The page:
Sickle cell disease: Mother welcomes 'revolutionary' new drug but why has it taken so long?

ITV News Health Editor Emily Morgan hears from Chanel Taylor about the pain she's faced with her condition as she waited for a drug like this to come along

A mother who has suffered with sickle cell disease since she was nine-months-old has welcomed the news of a "revolutionary" life-changing drug treatment on the NHS - but asks why it has taken so long.

Diagnosed as a baby, Chanel Taylor says the disease has had a major impact on her life, from education, to relationships, but mostly the "excruciating pain" she has faced.

The 37-year-old told ITV News: "It has impacted my vision... losing my vision has become one of the most difficult moments in my life that I've had to deal with.

"When you look at me, you don't look at me and think I have sickle cell."

"Sickle cell is an invisible disability, it's an invisible condition, which I've struggled with daily, from friends, family, education, and those that just don't understand the condition."

Chanel has to receive regular blood transfusions every five weeks.

Chanel Taylor explains the 'excruciating pain' she lives with due to her condition

What is sickle cell disease and what's the new drug to treat it?

Sickle cell disease – which is particularly common in people with an African or Caribbean background – is a serious and lifelong health condition causing severe pain and organ failure often requiring hospital admission.

The new life-changing drug, known as crizanlizumab, will be delivered by a transfusion drip and works by binding to a protein in the blood cells to prevent the restriction of blood and oxygen supply.

It is the first treatment for the disease in the past 20 years, and will help as many as 5,000 people over the next three years in England.

While Chanel hailed the new drug as "good news" for the sickle cell community, she asked why it has taken so long for a treatment to be developed.

"There's been little research into trying to develop treatment for sickle cell, because there is so much disparity within the community and with other treatment," she told ITV News.

"There's cancer, there's cystic fibrosis, where resource has been pumped into, the development, research and better health equality.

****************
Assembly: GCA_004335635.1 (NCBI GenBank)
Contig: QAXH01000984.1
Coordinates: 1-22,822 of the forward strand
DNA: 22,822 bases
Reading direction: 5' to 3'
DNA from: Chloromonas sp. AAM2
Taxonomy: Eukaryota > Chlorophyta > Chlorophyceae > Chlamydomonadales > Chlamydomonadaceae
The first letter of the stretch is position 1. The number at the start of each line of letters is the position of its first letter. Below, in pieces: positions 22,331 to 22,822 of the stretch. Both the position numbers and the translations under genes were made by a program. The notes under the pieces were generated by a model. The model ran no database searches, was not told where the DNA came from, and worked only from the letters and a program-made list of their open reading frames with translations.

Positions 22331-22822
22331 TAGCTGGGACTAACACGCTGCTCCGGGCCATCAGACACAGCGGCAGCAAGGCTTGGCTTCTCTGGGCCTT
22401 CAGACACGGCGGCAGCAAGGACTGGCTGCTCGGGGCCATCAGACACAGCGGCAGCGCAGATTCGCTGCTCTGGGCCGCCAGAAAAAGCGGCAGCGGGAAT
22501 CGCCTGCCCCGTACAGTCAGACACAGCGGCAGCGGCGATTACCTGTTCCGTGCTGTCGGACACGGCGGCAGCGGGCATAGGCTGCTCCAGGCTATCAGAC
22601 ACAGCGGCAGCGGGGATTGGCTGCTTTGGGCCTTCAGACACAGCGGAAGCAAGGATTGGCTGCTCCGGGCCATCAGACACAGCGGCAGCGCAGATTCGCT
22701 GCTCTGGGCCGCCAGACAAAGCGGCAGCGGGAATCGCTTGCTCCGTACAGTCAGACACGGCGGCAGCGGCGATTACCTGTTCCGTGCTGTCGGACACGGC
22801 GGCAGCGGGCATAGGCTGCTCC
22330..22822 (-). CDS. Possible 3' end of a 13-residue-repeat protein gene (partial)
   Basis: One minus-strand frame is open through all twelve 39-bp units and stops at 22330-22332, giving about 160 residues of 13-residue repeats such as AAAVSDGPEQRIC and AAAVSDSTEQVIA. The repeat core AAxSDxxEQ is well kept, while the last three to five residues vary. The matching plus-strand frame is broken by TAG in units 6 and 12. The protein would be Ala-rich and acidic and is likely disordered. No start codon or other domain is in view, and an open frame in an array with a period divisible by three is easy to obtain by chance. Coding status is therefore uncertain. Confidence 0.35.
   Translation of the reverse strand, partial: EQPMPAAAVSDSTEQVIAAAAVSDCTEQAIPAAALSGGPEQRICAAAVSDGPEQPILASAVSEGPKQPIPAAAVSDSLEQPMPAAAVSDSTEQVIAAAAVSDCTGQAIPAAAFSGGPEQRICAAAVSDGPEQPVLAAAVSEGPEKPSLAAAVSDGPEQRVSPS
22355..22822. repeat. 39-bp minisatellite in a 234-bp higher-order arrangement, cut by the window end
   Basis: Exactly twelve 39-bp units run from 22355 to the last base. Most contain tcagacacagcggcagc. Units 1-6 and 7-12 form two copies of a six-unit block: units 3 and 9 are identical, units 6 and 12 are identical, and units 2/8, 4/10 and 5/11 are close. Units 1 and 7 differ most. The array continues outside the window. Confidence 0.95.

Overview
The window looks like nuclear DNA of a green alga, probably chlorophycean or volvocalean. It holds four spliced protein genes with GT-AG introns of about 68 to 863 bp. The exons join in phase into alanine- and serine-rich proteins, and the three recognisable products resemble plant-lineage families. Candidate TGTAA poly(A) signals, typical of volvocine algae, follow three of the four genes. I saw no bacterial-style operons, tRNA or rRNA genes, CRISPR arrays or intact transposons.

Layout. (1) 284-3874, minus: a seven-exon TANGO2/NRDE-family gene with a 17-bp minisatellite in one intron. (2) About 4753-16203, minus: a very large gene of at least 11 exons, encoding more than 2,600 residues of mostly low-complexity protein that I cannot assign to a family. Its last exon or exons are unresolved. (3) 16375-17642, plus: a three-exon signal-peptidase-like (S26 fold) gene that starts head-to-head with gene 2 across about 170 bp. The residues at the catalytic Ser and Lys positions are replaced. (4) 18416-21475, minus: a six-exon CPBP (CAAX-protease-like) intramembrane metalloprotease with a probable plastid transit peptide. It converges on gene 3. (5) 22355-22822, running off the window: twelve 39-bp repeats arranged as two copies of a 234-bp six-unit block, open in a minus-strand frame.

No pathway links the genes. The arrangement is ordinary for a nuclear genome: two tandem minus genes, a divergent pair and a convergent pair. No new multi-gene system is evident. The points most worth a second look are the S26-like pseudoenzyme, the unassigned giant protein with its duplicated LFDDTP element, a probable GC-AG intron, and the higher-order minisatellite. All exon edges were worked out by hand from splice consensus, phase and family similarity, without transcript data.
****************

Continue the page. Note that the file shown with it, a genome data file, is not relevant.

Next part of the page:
"With sickle cell there's been none, no awareness, no resources, and it saddens me it has taken 37 years for treatment to be developed."

Chanel says there's 'no awareness, no resources' for her condition

Chanel referred to the sickle cell community as a forgotten group of people, until someone passes away, but is using her voice to enact change in the community.

The new drug will reduce the number of times a sickle cell patient needs to go to A&E by two fifths, the NHS said.

People aged over 16 who suffer from multiple sickle cell crises every year will be eligible for the treatment.

NHS chief executive Amanda Pritchard said: “This is a historic moment for people with sickle cell disease who will be given their first new treatment in over two decades.

“This revolutionary treatment will help to save lives, allow patients to have a better quality of life and reduce trips to A&E by almost half.

“The NHS has agreed a deal for this drug, so we are able to provide the latest and best possible treatments for patients at a price that is affordable for taxpayers”.

NHS England chief Amanda Pritchard said women should feel they can talk openly about the menopause Credit: Jacob King/PA

Sickle Cell Society chair Kye Gbangbola MBA said: “A new treatment brings new hope for people living with sickle cell disorder, the world’s most common genetic blood condition.

“SCD is a medical emergency, it causes excruciating pain, this new treatment will reduce the number of agonising pain episodes we have to endure.

“The hope is improved quality of life for many living with the condition and their families”.